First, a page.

34 34 Thomas position hip flexor stretch Lie on your back for this exercise. Then slide your hips down to the edge of the table. You can do this exercise alone or with a therapist. Raise your non-surgery leg to your chest by holding it behind the knee or have the therapist hold it. Allow the surgery leg to relax off of the table. You will feel a stretch in the upper thigh of the surgery leg. Hold this position for 30 seconds. Repeat the exercise 3 times. Half kneeling hip flexor stretch Start in a half kneeling position with the knee of the surgery leg on the floor or treatment table. Keep your body upright. Keep core muscles in the stomach tight. Tuck your tailbone under to do a posterior pelvic tilt. (see page 18 for this exercise). Hold the position for 30 seconds. Repeat the exercise 3 times. You will feel a stretch in the front of the surgery hip and upper thigh. NOTE: When the stretch feels normal, as it does in the non-surgery leg, your therapist may recommend turning your upper body away from the surgery leg as part of the stretch.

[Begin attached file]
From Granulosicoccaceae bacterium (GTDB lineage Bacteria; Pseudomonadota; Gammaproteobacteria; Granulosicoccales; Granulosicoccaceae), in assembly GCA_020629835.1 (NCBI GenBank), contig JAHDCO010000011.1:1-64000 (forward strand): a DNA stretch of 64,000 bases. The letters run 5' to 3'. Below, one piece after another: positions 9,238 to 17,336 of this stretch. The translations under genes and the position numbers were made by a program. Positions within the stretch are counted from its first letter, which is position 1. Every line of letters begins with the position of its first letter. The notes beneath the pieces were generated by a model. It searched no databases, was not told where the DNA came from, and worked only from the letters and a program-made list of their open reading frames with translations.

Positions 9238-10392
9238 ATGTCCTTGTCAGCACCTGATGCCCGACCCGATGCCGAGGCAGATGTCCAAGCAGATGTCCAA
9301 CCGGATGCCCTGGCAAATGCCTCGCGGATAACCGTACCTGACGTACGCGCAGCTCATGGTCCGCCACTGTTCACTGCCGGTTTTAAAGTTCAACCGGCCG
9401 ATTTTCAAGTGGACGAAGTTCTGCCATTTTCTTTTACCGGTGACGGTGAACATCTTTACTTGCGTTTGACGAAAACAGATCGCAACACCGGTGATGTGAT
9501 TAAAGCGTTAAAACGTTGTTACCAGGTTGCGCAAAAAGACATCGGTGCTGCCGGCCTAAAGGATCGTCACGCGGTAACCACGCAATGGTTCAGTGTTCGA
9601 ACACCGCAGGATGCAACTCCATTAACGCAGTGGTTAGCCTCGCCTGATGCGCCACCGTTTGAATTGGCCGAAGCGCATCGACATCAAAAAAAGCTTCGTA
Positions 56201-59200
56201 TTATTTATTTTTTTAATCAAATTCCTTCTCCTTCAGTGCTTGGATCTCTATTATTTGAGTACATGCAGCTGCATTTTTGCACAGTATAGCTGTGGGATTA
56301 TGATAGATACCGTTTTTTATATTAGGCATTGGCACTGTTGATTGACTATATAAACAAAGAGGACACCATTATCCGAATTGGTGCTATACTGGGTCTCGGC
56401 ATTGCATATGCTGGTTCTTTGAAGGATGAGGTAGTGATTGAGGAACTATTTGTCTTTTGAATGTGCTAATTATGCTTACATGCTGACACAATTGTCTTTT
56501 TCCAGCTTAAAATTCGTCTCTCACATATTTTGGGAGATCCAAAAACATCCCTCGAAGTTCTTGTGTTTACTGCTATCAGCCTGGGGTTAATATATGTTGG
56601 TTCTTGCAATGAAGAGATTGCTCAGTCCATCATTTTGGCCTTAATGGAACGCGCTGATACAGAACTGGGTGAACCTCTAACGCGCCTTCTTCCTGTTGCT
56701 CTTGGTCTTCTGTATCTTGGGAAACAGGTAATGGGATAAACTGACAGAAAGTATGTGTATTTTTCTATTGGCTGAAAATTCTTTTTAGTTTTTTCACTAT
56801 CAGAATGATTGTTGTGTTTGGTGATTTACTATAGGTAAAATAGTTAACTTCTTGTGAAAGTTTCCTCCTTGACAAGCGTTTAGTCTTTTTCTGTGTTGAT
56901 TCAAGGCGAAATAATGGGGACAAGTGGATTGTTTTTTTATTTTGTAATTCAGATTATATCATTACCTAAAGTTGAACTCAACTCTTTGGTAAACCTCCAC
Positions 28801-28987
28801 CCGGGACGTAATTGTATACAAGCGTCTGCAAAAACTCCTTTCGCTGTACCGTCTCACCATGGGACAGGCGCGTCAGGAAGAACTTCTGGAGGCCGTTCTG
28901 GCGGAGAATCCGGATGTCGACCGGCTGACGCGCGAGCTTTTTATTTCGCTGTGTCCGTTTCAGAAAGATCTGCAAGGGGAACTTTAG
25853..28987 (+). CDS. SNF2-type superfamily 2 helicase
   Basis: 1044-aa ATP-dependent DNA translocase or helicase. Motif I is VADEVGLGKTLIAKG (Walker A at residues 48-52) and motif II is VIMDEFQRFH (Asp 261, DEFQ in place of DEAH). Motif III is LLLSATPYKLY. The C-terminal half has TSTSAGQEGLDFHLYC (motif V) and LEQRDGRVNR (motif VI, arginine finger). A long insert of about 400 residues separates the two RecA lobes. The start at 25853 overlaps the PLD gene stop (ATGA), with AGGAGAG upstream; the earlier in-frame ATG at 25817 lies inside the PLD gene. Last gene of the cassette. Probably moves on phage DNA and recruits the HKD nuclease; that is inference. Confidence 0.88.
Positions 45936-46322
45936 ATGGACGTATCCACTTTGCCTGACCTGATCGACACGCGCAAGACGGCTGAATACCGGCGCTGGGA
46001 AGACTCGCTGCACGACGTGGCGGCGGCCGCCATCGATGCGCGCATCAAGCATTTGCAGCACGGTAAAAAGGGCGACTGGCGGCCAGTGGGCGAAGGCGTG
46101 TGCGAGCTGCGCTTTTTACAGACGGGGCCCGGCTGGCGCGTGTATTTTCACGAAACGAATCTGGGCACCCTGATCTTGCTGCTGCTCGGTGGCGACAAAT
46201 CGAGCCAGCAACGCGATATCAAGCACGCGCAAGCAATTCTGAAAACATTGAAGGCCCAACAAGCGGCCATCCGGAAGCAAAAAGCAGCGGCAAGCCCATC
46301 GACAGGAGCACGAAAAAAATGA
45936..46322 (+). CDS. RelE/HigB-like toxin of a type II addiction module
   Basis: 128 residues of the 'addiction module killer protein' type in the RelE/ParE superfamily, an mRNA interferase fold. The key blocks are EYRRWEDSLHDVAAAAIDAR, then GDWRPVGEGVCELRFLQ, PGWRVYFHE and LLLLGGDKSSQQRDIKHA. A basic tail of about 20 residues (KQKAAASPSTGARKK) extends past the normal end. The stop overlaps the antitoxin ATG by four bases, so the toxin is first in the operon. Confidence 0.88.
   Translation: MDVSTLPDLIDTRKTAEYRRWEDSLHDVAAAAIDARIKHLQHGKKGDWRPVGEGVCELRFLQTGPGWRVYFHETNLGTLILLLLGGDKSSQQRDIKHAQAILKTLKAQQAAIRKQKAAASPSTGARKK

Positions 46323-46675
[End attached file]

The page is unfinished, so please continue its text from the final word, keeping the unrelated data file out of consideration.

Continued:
35 35 Standing IT band stretch Start in a standing position with your surgery leg crossed behind your non-surgery leg. Stretch the arm on the surgery side over your head. Hold 30 seconds, repeat 3 times. For the right hip: Right leg in back, right arm stretched overhead. For the left hip. Left leg in back, left arm stretched overhead. You will feel a stretch on the outside thigh of the surgery leg. Hamstring stretch This exercise can be done sitting or standing. This stretch can be done with a step or stair or standing on the floor. Keep your back and knees straight. Bend forward at your hips for this exercise. Hold this stretch for 30 seconds. You will feel a stretch on the back of the thigh. Do NOT stretch to the point of pain or pinching. Repeat the exercise 3 times.